Playing hide and seek with a queen . . . or two
If you recall, I split my top-bar hive on Friday by shaking the frames over an empty box. Once done, I was clueless about where the queen had ended up. I looked through the frames of shook bees but found no sign of her.
Within a few hours I noticed the top-bar hive was calm and the shook swarm was loud, agitated, and aggressive. All this made me think the shook swarm was the queenless colony.
Since I had provided the swarm with drawn comb, I decided to check for eggs in about 24 hours. I found none on Saturday and none on Sunday–further evidence of queenlessness.
By this time I was impatient because my schedule wouldn’t allow for much beekeeping in the days to come, so instead of verifying further, I decided to go ahead and give the shook swarm the last queen I had in reserve. (Note: As a beekeeper, one should never be impatient.)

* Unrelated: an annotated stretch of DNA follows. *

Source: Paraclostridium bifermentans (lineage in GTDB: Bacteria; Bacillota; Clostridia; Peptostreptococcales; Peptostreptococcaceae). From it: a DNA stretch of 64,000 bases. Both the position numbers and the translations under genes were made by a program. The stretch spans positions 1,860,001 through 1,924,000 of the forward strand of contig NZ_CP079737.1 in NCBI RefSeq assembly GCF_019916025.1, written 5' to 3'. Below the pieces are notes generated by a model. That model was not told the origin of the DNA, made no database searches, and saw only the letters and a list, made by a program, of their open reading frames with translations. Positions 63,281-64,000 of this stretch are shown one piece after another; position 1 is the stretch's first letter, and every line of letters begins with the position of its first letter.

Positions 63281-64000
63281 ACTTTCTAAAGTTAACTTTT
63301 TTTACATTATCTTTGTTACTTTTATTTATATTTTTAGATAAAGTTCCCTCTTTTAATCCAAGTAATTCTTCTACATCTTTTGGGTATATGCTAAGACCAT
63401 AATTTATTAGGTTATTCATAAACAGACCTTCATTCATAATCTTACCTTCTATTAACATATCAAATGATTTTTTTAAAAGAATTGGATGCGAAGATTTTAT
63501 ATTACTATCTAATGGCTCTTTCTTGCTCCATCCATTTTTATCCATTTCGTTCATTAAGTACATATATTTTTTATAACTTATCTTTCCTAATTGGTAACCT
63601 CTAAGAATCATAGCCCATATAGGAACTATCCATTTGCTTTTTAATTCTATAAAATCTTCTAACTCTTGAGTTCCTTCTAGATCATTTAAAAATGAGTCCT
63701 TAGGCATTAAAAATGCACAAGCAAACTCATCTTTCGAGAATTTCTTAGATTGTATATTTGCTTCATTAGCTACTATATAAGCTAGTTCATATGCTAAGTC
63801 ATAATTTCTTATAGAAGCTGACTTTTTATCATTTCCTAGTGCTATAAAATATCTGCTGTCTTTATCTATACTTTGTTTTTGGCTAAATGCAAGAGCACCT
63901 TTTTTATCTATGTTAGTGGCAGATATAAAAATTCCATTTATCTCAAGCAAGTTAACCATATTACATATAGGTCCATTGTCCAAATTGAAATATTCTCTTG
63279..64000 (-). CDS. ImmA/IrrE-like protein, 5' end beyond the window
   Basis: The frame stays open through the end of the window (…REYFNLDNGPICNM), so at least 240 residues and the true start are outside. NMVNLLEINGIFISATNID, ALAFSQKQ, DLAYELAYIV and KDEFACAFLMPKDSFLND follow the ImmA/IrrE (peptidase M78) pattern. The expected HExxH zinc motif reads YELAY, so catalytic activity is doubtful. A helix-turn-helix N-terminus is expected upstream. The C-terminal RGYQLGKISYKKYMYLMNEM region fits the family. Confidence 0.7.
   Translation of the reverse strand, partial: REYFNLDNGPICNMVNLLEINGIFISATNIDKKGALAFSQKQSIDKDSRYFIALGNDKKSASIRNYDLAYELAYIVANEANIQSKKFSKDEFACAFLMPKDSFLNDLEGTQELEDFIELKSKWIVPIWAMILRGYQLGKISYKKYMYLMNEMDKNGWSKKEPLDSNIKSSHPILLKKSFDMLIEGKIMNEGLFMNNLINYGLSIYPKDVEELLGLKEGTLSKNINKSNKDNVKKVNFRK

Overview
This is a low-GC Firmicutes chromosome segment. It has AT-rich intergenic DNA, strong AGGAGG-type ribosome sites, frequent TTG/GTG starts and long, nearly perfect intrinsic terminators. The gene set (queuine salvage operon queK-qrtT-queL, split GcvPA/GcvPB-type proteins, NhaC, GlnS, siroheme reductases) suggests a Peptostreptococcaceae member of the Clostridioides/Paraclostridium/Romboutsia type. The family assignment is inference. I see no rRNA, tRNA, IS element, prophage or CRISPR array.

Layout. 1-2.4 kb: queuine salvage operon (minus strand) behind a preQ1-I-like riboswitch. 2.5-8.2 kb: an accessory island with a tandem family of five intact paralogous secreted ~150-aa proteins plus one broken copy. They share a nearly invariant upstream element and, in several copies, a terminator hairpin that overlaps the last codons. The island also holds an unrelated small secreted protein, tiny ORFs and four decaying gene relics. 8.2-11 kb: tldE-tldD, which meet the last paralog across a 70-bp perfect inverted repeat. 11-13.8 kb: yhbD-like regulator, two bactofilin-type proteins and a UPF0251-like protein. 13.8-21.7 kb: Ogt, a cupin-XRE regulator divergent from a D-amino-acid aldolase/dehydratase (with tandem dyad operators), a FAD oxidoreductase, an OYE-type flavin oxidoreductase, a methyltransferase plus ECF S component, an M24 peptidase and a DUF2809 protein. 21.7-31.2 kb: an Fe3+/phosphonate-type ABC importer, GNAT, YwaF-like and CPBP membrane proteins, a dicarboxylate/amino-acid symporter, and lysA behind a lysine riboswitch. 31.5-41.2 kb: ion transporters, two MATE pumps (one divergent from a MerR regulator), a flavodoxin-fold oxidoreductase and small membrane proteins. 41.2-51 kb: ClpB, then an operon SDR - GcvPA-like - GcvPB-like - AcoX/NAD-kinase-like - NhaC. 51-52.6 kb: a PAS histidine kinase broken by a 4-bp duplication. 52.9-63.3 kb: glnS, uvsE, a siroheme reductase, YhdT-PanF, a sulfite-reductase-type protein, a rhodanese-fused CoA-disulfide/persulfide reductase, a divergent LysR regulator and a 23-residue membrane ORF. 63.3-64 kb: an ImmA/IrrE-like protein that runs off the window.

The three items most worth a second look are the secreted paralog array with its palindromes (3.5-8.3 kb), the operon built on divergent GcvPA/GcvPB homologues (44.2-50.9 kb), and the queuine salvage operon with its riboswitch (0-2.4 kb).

I put the queen in a cage and placed it the hive. Something was odd, though. Instead of fanning the new queen like crazy—a message that says, “Here’s our new queen and this is what she smells like”—the workers just stood on the cage and looked at her. I could hear them saying, “Who the heck are you?”
I decided to close up the hive anyway, but as I did so, I just knew it wasn’t right. So I tore off the cover and went queen hunting again. On the third frame, there she was–the original top-bar queen.
I did a fast backtrack and removed the new queen and cage. She wasn’t injured. I think the workers still hasn’t decided what to do with her or when. Maybe they were waiting for a court order.
In any case, no damage was done. But it reminded me that bees know what they are doing. Humans just think they know what bees are doing. So when in doubt, wait it out.